I'm a big NHL fan from Pittsburgh originally, and I like what JP has done with some divisions but not others.
Columbus really hasn't developed any rivalries yet, but I think they form a a nice cluster with PIT, BUF, and TOR. You can drive from Columbus to PIT in 2 hours, BUF in 3.
I would keep DET in the Central with STL and CHI. MIN Wild have complained about their travel and the North Stars used to be part of that cluster (the old Chuck Norris Division).
So if we go to 32 I like:
QUE*, MTL, OTT, BOS
TOR, BUF, PIT, CBJ
NYR, NYI, NJD, PHL
WSH, CAR, TB, ATL or FLA
MIN, DET, CHI, STL
NASH, DAL, HOU*, COL
ANA, LA, SJ, PHX
EDM, CAL, VAN, SEA*
Basically relocate either Atlanta or Florida, and add 2 expansion teams - new / relocated teams to Quebec, Houston, and Seattle
I like Houston for their TV market, Quebec for huge local support, and Seattle forms a nice tight geogrphic cluster with VAN and the 2 Alberta teams.
Honestly I don't have a feel for whether Seattle is a hockey town. Winnepeg would certainly draw to the extent possible
(especially with hockey being the only game in town, but it's just SO SMALL vs. about 4 million in Seattle)
I agree with virtually all of this. However, Detroit has been clamoring to be in the Eastern conference for decades now, and it's widely believed they "have dibs" if anyone goes from West to East. As you said, it's still CBJ's infancy and as the "new guys" they wouldn't pass DET on the waiting list to move East.
If anything, I think you'd see Pittsburgh go West before Columbus goes east. (Although, the Crosby/Ovechkin marketing now makes that unlikely for the next 5-7 years.
PHX and ATL are your two most likely relocation candidates.... but personally, I think that the team that REALLY needs to move is Florida.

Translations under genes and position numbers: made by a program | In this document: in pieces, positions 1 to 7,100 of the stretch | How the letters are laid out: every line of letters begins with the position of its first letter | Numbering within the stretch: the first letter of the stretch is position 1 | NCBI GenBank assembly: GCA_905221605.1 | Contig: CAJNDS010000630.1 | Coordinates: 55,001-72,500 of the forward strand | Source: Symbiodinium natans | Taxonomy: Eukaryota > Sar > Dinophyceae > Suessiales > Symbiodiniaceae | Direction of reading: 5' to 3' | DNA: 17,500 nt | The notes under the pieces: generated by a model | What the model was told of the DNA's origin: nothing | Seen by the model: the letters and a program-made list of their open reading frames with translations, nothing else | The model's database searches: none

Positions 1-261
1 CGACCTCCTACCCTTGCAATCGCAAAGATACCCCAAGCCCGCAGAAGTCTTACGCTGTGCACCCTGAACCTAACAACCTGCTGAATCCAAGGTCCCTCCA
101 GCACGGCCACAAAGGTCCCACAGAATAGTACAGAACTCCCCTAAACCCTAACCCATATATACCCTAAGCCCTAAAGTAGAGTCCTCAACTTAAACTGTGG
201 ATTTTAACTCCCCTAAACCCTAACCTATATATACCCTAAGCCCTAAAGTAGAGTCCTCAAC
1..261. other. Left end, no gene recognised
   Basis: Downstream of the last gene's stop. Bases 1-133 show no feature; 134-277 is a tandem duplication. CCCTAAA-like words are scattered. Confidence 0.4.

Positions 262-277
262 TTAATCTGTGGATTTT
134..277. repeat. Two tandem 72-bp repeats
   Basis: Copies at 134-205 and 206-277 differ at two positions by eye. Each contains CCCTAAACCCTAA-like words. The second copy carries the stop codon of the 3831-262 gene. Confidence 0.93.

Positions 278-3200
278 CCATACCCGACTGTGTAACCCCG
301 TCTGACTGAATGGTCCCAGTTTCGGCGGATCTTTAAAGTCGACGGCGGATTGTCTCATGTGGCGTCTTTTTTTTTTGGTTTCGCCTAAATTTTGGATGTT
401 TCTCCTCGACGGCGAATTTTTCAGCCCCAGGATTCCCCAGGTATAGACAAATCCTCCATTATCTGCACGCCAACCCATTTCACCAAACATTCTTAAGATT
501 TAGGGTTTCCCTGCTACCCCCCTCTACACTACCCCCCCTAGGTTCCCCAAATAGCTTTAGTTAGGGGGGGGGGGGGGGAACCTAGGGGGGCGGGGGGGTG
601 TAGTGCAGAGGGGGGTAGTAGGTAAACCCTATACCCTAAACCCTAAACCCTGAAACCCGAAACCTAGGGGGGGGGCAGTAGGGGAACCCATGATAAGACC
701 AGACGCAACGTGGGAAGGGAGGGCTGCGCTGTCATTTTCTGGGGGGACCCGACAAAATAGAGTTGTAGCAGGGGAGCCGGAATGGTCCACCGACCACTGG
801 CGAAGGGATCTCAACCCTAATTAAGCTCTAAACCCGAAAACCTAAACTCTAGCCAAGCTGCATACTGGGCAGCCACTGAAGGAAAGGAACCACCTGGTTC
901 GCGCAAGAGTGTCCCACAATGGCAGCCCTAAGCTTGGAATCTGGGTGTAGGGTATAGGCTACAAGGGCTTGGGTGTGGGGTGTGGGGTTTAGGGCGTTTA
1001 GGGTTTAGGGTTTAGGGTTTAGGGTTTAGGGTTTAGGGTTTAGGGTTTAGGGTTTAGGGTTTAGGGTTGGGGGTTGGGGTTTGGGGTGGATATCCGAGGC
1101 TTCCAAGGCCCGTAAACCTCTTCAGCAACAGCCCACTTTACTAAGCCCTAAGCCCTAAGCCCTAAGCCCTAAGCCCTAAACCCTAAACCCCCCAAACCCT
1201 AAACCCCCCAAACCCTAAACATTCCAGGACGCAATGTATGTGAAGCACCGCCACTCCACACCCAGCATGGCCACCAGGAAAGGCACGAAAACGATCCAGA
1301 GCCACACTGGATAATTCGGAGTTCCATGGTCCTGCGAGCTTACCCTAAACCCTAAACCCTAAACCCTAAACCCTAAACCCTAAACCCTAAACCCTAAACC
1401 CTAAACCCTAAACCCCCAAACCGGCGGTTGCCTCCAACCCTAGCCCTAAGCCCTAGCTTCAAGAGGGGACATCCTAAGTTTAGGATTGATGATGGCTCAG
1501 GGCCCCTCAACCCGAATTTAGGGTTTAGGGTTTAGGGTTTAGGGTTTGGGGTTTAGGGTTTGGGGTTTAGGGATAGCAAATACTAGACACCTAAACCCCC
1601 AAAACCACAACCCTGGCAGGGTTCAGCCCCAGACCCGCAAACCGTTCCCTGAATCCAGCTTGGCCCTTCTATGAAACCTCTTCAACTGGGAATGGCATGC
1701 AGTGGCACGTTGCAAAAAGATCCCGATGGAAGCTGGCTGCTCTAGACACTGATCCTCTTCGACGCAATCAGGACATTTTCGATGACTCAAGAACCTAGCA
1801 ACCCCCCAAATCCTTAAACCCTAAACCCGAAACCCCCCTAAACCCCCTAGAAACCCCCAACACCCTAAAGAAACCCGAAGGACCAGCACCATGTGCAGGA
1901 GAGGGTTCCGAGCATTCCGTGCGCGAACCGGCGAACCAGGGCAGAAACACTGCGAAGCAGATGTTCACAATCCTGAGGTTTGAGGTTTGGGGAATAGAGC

And of course, I also think the league would be better served adopting a MLB-style alignment. In MLB and NFL, the most popular games are division rivals and local rivals. For example, the Dodgers biggest draws are San Francisco, San Diego.... and the Angels. The Mets sellouts are Philly and Atlanta... and the Yankees. Cubs: Cardinals, Brewers and White Sox. You get the idea.
In baseball, they play SELECT interleague opponents and ignore the rest; and have divisional rivalries with teams in the same time zone that are further apart. They don't play EVERYONE in interleague because they limit the number of games to make interleague "special."
The NHL on the other hand, has their local rivals and division rivals as the SAME TEAMS. There's 24 division games, and teams pretty much have 0, 1, or 2 other "rivals" they play outside of the division. PIT/WAS, WAS/PHI, NYR/BOS, DET/TOR, CBJ/PIT, MIN/CHI, and that's pretty much it.
The NHL doesn't have the scheduling issues MLB does where MLB has to limit interleague play six total series, and two vs your marquee rival.
They could set up divisions that divide each Conference into two divisions of eastern teams and a West division. They could have Campbell East play Wales East, and Campbell East never play Wales West or Wales Central.
For example, Campbell East: NYI, PHI, WAS, ATL, TB. Campbell West: NYR, NJ, PIT, CAR, FLA
Familiarity breeds contempt. The Mets and Braves had a heated rivalry based on the Mets finishing second to ATL in 1998, 1999, 2000 and 2001 with late-season "heart ripped out" series' in ATL each year (specifically the 1998 series in which Cox threw a 20-game winner and 16-game winner IN RELIEF specifically to keep the Mets from getting the wild card; and the 2001 post-9/11 comeback being thwarted by Jordan's grand slam), plus the 1999 NLCS and John Rocker; Piazza addressing Larry Wayne Jones, Jr. by his legal first name, and the Mets fans chanting Larry every chance they get; Larry naming his son "Shea," etc.
You put ATL in the Campbell East and when they fight for playoff spots, you'll have rivalries form. Now instead of 24 marquee games of divisional/regional rivals, you have 36.